But to fully understand and allow for such a transition, in which the participants convert to a radically different point of view, we need to develop a more nuanced account of our doxastic and epistemic life. We need to recognize the uses and value of equivocation, ambiguity, and vagueness not only in our most precise representations of nature but also in the rules that constitute an epistemic policy. As paradigm example Feyerabend used the Protestants' Sola Scriptura rule. For the sciences I offer for this role Newton's Fourth Rule of Philosophizing. These rules play a dual role: in one way they tend to maintain the established theories despite their underdetermination by the evidence, and in another way they offer the admissible pattern for the overthrow of an established theory. It is therefore by a process that falls properly under the rubric of practical decision making. The story of Bohm's interpretation (or rival) of quantum mechanics is displayed as illustrating this process.
To accommodate the sort of dangerous, adventurous, tumultuous epistemic life we actually lead, we need a different way to think about our language, about the opinion we express in that language, and about the assessment of how we change that opinion. The focus must be on the language-user ("pragmatic") relations rather than on the language-world ("semantic") relations.
Empiricism has often been closely associated with philosophical materialism and secularism. Chapter II distinguished empiricism clearly from materialism; but does empiricism, as now presented, allow for anything other than a secular orientation? In view of the intimate connections with empirical science of both the empiricist tradition and the 19th century roots of secularism, the answer might seem to lie in "science and religion" studies -- currently a distinct academic region. These studies strike me as mainly irrelevant, if not altogether mistaken in intent. To answer the question we need to understand what it is to be secular, and therefore the strong historical and conceptual relationship between that orientation and the sciences.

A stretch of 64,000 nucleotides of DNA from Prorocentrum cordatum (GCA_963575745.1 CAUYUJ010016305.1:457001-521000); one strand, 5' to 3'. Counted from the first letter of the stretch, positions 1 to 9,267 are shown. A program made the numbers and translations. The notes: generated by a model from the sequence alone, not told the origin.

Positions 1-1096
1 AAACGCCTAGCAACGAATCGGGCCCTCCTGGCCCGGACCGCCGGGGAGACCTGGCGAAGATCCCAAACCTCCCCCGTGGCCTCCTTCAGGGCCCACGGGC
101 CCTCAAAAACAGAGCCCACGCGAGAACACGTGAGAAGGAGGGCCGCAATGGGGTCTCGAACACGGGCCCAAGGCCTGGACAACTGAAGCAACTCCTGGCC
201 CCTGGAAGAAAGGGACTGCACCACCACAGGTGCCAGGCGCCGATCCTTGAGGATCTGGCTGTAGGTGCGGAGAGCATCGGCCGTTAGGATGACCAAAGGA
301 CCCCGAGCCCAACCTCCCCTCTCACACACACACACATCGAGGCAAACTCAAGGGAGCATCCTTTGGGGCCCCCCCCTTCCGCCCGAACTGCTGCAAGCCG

Accordingly I discuss first of all certain salient characteristics of scientific practice, clustered together under the heading of objectification or objectifying inquiry. These characteristics appear to be among the actual conditions for much of the sciences' empirical success. But they do not imply the sort of completeness claims for the enterprise that are here at issue. So the characteristically secular insistence that there is nothing to be known or learned that cannot be disclosed by such inquiry goes beyond what involvement in the sciences requires or implies.
Hence my contention that empiricists need not embrace a secular orientation. Can we also offer a more positive view of other possible orientations? To begin, there is certainly no sharp division implied in the concept secular. This is at best a cluster concept, only vaguely disjoint from religious, with both overlapping in such non-theistic religions as Zen Buddhism and in the aesthetic orientations known to us for example from the Romantics, pre-Raphaelites, and fin de siècle aesthetes, not to mention Kierkegard's thoroughly Protestant contempt. But the cluster concept religious does seem to be, so to speak, the orthocomplement of secular. My attempt to provide some more positive content for my understanding of the latter draws on three existentialist theologians, Emil Fackenheim, Martin Buber, and Rudolf Bultmann.
 See further Chapter Seven of my Laws and Symmetry and the work cited therein, and my "Putnam's Paradox: Metaphysical Realism Revamped and Evaded", Philosophical Perspectives, vol. 11 (Boston: Blackwell, 1997), pp. 17-42